She's an eyeful! Woman risks infection toget heart shaped platinum implanted in optic membrane for $3,000 because she'likes extremes'
A New York woman has told how she got apiece of platinum jewelry inserted in her eye to set herself apart from thecrowd even though the American Academy of Ophthalmology warns against theprocedure.
Kristina Kovalevskya is the first NewYorker to visit Dr Emil Chynn at Park Avenue Laser Vision to get a 'cute' heart-shapedsequin, measuring 3.5mm, placedon the white of her of right eye ball.
Kristina Kovalevskya是访问Emil Chynn博士的派克大街激光视觉门诊部的首位纽约客，目的是为了把3.5毫米长的心形的铂金圆片植入眼睛，也就是右眼眼球的白膜上。
'I’m a person who likes extremes...I wantto keep it in my eye as long as possible. I like it, but I’m planning to swapit out. I really want to try a new design. Every girl wants to try somethingnew,' she told Blackbook.
According to Harvard and NYU-trained DrChynn the eye jewelry procedure has been done hundreds of times in Europe andin Los Angeles, but never before in New York. Ms Kovalevskaya was one of hisfirst clients.
To start the process he injected anestheticinto her eye to numb the area. Then he made a small incision to make room forthe piece of jewelry.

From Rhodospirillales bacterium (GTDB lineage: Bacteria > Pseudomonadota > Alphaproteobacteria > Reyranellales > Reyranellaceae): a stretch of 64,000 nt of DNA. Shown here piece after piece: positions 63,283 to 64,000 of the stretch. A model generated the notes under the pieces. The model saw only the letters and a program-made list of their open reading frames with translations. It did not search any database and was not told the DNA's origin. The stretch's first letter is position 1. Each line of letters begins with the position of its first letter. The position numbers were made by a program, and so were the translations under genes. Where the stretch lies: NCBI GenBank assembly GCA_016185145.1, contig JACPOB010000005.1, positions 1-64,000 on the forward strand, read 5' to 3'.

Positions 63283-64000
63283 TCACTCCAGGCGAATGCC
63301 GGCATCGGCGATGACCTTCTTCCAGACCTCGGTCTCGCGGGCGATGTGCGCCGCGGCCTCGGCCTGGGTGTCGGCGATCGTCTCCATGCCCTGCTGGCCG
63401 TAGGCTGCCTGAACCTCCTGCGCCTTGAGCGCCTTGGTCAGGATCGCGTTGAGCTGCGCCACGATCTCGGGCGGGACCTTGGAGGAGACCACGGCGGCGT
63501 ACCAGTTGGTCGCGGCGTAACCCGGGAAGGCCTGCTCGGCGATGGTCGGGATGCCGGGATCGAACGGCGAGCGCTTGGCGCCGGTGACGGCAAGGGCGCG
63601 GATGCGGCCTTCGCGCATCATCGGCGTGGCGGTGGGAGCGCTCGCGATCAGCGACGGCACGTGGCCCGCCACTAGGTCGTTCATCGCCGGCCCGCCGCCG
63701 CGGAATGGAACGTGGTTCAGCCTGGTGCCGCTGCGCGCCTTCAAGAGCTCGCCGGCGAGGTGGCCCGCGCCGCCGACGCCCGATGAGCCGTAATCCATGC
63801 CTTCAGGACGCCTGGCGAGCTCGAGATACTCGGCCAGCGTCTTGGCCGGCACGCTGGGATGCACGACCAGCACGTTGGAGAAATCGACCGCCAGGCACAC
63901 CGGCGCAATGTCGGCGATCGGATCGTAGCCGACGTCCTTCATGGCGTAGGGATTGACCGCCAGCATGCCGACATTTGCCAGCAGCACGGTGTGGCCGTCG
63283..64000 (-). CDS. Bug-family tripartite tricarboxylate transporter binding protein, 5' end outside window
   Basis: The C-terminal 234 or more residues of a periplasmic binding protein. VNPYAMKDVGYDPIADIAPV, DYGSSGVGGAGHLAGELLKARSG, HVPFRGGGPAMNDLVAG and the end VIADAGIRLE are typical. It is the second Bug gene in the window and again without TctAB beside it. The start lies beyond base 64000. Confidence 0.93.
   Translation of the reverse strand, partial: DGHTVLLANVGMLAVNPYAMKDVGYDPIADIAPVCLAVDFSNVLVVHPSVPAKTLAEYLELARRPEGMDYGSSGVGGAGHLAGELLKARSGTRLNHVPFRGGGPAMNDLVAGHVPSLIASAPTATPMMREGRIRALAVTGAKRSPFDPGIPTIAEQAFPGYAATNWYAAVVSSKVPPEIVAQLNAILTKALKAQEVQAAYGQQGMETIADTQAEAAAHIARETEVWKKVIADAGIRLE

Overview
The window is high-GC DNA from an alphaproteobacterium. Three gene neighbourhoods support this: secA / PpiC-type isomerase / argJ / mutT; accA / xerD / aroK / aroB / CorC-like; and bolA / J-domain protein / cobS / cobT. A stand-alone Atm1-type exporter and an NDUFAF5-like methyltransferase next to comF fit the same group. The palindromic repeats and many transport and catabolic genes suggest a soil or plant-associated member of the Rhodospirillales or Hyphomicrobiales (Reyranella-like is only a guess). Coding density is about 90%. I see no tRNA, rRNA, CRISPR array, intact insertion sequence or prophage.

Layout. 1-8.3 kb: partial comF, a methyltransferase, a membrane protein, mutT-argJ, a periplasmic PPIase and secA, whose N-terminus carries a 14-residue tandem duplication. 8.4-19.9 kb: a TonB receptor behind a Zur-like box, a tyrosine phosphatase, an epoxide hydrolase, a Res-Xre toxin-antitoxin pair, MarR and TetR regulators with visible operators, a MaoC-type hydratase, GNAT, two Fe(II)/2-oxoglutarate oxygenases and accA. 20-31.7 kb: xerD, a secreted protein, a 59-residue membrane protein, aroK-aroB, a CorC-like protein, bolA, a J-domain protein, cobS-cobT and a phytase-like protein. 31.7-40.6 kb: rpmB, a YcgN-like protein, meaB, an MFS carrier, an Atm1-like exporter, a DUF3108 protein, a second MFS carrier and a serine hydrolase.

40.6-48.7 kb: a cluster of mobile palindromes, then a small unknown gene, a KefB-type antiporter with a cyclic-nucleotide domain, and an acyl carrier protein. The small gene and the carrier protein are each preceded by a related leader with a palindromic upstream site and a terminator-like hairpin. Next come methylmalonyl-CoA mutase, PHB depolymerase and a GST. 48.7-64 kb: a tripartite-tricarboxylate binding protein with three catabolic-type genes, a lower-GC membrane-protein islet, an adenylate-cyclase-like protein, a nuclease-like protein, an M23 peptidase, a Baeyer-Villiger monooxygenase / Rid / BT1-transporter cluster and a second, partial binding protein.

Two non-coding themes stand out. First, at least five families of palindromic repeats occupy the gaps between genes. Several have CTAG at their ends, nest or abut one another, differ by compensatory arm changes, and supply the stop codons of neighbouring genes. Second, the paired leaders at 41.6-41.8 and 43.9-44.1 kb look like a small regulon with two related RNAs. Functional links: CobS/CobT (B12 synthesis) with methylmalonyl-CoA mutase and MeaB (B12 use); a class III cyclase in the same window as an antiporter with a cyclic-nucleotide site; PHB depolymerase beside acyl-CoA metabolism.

“The procedure involves making a very tinyincision in the clear covering of the eye, or skin of the eye,' Dr. Chynnexplained.
'The platinum is then inserted. I don’thave to suture it up because it’s so small and it just closes up after threedays.'
Using forceps he positioned the tiny flatstud into position on Ms Kovalevskaya's eye membrane. She wanted it setpointing diagonally.
Minutes later she was handed a mirror toadmire her new accessory and given the go-ahead to go home.
Though it may sound scary, Dr Chynn insists theprocedure, which was invented by a Dutch eye surgeon and introduced in 2004, isactually pretty safe.
'It's a very thin piece of platinum that'sdesigned for insertion on the top of the eye, it's not in the eye so there's norisk of blindness or anything at all,' he says.
'She could have a little bit of localbleeding. That could go away in a couple days or couple weeks.
She could have an infection but we'llprevent that with antibiotics.'
But the jewelry has not been FDA approvedand the American Academy of Ophthalmology is warning consumers about thedangers.
In a statement to Fox 5, the medical body said there is not 'sufficientevidence to support the safety or therapeutic value of this procedure.'
It urges consumers to 'avoid placing in theeye any foreign body or material that is not approved by the FDA.'
Wayne Bizer, D.O., a comprehensiveophthalmologist from Ft. Lauderdale, Florida previously warned: 'My concernwould be that it might cause foreign body granuloma or scar tissue.
'The implant could also allow bacteria toget beneath the conjunctiva causing a serious vision-threatening infection orpossibly erode the sclera, the white part of the eye.'
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